Of course, each worker needs to have access to the subset of data it requires to do its work. By grouping the data on key values, in this case on combinations of store and item, we bring together all the time series data for those key values onto a specific worker node.
store_item_history .groupBy('store', 'item') . . .
We share the groupBy code here to underscore how it enables us to train many models in parallel efficiently, although it will not actually come into play until we set up and apply a custom pandas function to our data in the next section.
Leveraging the power of pandas functions
With our time series data properly grouped by store and item, we now need to train a single model for each group. To accomplish this, we can use a pandas function, which allows us to apply a custom function to each group of data in our DataFrame.
This function will not only train a model for each group, but also generate a result set representing the predictions from that model. But while the function will train and predict on each group in the DataFrame independent of the others, the results returned from each group will be conveniently collected into a single resulting DataFrame. This will allow us to generate store-item level forecasts but present our results to analysts and managers as a single output dataset.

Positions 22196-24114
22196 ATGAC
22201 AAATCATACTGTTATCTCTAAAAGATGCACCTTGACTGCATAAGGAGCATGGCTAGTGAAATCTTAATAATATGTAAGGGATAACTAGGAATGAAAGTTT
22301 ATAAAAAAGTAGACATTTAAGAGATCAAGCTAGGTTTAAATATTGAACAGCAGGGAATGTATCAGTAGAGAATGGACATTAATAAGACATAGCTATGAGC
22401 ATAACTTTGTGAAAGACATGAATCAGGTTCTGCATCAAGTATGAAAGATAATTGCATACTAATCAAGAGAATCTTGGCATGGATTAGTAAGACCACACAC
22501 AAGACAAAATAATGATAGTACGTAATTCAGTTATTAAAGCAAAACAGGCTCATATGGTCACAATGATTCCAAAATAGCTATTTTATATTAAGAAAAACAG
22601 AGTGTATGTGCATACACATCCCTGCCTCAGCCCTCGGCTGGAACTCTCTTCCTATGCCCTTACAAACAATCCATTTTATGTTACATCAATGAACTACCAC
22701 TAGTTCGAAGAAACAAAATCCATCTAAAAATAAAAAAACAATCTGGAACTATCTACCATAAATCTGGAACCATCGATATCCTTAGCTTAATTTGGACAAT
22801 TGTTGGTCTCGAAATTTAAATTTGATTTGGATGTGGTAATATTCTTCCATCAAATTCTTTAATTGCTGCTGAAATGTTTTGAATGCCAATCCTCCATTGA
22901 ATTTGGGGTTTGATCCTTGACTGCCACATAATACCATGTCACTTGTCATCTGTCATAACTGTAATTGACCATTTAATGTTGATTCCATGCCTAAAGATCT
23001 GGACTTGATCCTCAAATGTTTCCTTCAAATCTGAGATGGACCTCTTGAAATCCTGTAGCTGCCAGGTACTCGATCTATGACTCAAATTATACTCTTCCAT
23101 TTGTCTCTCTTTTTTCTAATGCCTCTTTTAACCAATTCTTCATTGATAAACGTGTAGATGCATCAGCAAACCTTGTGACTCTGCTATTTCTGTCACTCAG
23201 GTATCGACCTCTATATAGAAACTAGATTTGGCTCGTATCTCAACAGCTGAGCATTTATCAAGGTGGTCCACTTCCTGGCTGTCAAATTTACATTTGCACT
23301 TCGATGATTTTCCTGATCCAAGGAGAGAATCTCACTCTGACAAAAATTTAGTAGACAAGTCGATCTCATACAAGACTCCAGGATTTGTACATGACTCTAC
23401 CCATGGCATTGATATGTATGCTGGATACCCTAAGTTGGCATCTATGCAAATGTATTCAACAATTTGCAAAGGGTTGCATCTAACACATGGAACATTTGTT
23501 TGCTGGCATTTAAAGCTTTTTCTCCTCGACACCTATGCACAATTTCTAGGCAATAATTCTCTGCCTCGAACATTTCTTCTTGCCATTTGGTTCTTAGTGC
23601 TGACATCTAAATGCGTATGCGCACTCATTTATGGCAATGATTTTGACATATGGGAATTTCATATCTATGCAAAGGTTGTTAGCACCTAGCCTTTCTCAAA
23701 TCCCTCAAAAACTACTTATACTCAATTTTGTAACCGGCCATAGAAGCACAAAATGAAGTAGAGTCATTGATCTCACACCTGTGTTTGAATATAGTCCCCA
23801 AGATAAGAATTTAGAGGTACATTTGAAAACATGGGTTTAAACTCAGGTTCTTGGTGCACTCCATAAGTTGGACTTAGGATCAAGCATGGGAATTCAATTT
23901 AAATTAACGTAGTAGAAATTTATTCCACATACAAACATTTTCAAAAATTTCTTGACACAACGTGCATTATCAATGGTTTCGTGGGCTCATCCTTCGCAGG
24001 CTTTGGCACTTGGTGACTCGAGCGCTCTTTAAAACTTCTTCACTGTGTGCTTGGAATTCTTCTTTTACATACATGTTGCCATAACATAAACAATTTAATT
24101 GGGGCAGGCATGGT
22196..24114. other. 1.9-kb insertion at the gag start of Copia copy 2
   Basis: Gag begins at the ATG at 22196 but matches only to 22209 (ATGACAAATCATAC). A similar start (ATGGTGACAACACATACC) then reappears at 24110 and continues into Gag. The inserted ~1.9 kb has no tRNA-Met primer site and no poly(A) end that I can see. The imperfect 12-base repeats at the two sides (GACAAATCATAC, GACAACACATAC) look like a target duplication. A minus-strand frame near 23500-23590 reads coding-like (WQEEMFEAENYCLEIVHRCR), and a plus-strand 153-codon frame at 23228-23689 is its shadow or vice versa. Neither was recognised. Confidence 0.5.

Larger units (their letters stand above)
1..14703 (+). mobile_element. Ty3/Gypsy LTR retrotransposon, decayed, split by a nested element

As you can see in the abbreviated code below, building our function is relatively straightforward. Unlike in previous versions of Spark, we can declare our functions in a fairly streamlined manner, specifying the type of pandas object we expect to receive and return, i.e. Python type hints.
Now, to bring it all together, we use the groupBy command we discussed earlier to ensure our dataset is properly partitioned into groups representing specific store and item combinations. We then simply applyInPandas the function to our DataFrame, allowing it to fit a model and make predictions on each grouping of data.def forecast_store_item(history_pd: pd.DataFrame) -> pd.DataFrame: # instantiate the model, configure the parameters model = Prophet( interval_width=0.95, growth='linear', daily_seasonality=False, weekly_seasonality=True, yearly_seasonality=True, seasonality_mode='multiplicative' ) # fit the model model.fit(history_pd) # configure predictions future_pd = model.make_future_dataframe( periods=90, freq='d', include_history=True ) # make predictions results_pd = model.predict(future_pd) # . . . # return predictions return results_pd
from pyspark.sql.functions import current_date results = ( store_item_history .groupBy('store', 'item') .applyInPandas(forecast_store_item, schema=result_schema) .withColumn('training_date', current_date()) )
We have now constructed a forecast for each store-item combination. Using a SQL query, analysts can view the tailored forecasts for each product. In the chart below, we’ve plotted the projected demand for product #1 across 10 stores. As you can see, the demand forecasts vary from store to store, but the general pattern is consistent across all of the stores, as we would expect.
As new sales data arrives, we can efficiently generate new forecasts and append these to our existing table structures, allowing analysts to update the business’s expectations as conditions evolve.
To generate these forecasts in your Databricks environment, please import the following notebook:
To access the prior version of this notebook, built for Spark 2.0, please click this link.